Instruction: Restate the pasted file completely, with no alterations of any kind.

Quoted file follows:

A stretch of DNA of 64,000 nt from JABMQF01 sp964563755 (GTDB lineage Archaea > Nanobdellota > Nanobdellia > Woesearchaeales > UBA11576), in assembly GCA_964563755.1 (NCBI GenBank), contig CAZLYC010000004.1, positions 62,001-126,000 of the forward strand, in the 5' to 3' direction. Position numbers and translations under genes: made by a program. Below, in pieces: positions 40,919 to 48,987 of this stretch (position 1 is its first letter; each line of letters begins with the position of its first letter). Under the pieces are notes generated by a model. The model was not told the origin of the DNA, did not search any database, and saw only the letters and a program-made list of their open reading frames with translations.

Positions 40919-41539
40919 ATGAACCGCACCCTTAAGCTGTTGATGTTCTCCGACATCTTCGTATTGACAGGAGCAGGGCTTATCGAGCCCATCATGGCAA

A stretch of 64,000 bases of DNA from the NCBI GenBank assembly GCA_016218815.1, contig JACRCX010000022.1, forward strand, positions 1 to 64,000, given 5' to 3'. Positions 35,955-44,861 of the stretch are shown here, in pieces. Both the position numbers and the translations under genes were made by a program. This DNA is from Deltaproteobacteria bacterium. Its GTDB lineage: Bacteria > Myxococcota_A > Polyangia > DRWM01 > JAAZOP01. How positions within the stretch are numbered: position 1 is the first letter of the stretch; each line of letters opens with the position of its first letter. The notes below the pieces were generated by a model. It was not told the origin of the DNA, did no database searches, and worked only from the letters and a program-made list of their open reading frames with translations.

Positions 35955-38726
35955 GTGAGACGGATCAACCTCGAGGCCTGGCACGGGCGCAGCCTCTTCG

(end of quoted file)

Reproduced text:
A stretch of DNA of 64,000 nt from JABMQF01 sp964563755 (GTDB lineage Archaea > Nanobdellota > Nanobdellia > Woesearchaeales > UBA11576), in assembly GCA_964563755.1 (NCBI GenBank), contig CAZLYC010000004.1, positions 62,001-126,000 of the forward strand, in the 5' to 3' direction. Position numbers and translations under genes: made by a program. Below, in pieces: positions 40,919 to 48,987 of this stretch (position 1 is its first letter; each line of letters begins with the position of its first letter). Under the pieces are notes generated by a model. The model was not told the origin of the DNA, did not search any database, and saw only the letters and a program-made list of their open reading frames with translations.

Positions 40919-41539
40919 ATGAACCGCACCCTTAAGCTGTTGATGTTCTCCGACATCTTCGTATTGACAGGAGCAGGGCTTATCGAGCCCATCATGGCAA

A stretch of 64,000 bases of DNA from the NCBI GenBank assembly GCA_016218815.1, contig JACRCX010000022.1, forward strand, positions 1 to 64,000, given 5' to 3'. Positions 35,955-44,861 of the stretch are shown here, in pieces. Both the position numbers and the translations under genes were made by a program. This DNA is from Deltaproteobacteria bacterium. Its GTDB lineage: Bacteria > Myxococcota_A > Polyangia > DRWM01 > JAAZOP01. How positions within the stretch are numbered: position 1 is the first letter of the stretch; each line of letters opens with the position of its first letter. The notes below the pieces were generated by a model. It was not told the origin of the DNA, did no database searches, and worked only from the letters and a program-made list of their open reading frames with translations.

Positions 35955-38726
35955 GTGAGACGGATCAACCTCGAGGCCTGGCACGGGCGCAGCCTCTTCG